A new report will showcase the immediate challenges and opportunities for civil engineers.
As civil and infrastructure engineers, we all know the hugely important role that the assets we develop, operate and manage play every day, and the absolute reliance of society on these.
We’re also acutely aware that in a world that is working towards net-zero carbon, there are some very significant challenges posed by infrastructure.
Not least because of the amount of energy needed to power our infrastructure, the harmful emissions from its use, and the fact that the main construction products generally contain steel, cement or bituminous materials which are all currently ‘carbon heavy’.
We are also having to come to terms with significant inflationary pressures, growing urbanisation, an ageing population and the emergence of disruptive technologies.
Scanning the horizon
Last year, the institution established a vibrant and diverse group of members with particular skills and expertise into 10 community advisory boards (CABs).
It asked them to scan the horizon to identify the main issues facing infrastructure and to articulate their impact on society.
This work led to the release of the Infrastructure in 2022 report and a whole range of associated knowledge events and CPD content.
Infrastructure in 2023 builds on that work.
It uses case studies from around the globe to showcase some of the great achievements being made by our projects.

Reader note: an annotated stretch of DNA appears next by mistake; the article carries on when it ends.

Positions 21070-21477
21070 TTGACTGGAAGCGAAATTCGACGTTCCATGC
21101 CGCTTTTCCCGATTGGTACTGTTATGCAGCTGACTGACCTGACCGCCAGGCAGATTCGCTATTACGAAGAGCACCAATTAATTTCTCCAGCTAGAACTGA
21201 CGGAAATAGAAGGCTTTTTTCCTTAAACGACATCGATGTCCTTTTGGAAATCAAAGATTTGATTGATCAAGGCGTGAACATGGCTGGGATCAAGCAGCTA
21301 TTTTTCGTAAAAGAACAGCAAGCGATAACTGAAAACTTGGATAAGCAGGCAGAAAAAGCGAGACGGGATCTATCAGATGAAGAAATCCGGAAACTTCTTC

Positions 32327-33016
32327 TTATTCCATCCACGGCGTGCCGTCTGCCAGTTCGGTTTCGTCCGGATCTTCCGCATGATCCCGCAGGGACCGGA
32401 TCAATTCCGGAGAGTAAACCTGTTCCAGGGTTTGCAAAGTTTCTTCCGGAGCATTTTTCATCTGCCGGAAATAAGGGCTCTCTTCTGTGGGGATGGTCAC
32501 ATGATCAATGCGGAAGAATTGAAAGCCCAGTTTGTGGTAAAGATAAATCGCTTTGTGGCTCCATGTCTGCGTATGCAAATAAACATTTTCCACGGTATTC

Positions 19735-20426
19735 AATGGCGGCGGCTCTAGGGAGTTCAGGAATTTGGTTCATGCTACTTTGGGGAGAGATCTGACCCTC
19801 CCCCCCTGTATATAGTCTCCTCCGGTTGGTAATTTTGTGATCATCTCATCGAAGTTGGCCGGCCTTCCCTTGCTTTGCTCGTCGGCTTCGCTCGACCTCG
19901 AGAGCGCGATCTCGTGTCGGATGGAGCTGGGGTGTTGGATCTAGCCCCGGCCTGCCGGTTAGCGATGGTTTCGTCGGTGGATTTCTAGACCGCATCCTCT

It also highlights some areas where more action is needed if we are to genuinely help society prosper in this changing world.
What do the CABs think are the top opportunities and challenges?
Digital and data
The digital and data CAB questions the ability of civil engineers to help address the impact of a changing climate on the global economy.
It concludes that rapid improvements are needed in how we work, particularly by getting the most from technology.
This is a significant challenge to our profession and will only be achieved by outcome-focused, joined-up, systems-level digitalisation of our industry.
Sustainable, resilient infrastructure
The wider challenges are also highlighted by the ICE sustainable, resilient Infrastructure CAB.
This CAB encourages us to see infrastructure sustainability as a societal issue, given how quickly communities break down if people are without water, power or cannot move around.
The ICE flooding CAB has similar thoughts.
It identifies that climate resilience will be a huge topic for the rest of this decade.
Not only do we clearly have to reduce the carbon footprint of our flood management interventions to contribute to net zero targets, but we must build in capability to cope with more extreme weather events.
Structures and geotechnical
On a positive note, the structures and geotechnical CAB draws attention to the fact that almost 150 civil engineering organisations have now signed the climate emergency declaration.
In doing so, these industry leaders have recognised that infrastructure systems account for half of energy-related carbon emissions, while also having a significant impact on our natural habitats.
They have pledged to evaluate all future projects against the need to ‘contribute positively to society … while averting climate breakdown’.
We need to change
To address the challenges and embrace the opportunities identified in Infrastructure in 2023, it is clear that we will need to shift engineering practices.
We will need to:
- Be carbon-conscious while still retaining our focus on meeting societies’ needs;
- Be open to new technologies and in particular harnessing the power of data; and
- Proactively seek out opportunities across the infrastructure sector to work collaboratively and smarter on the big issues facing our world for the benefit of society.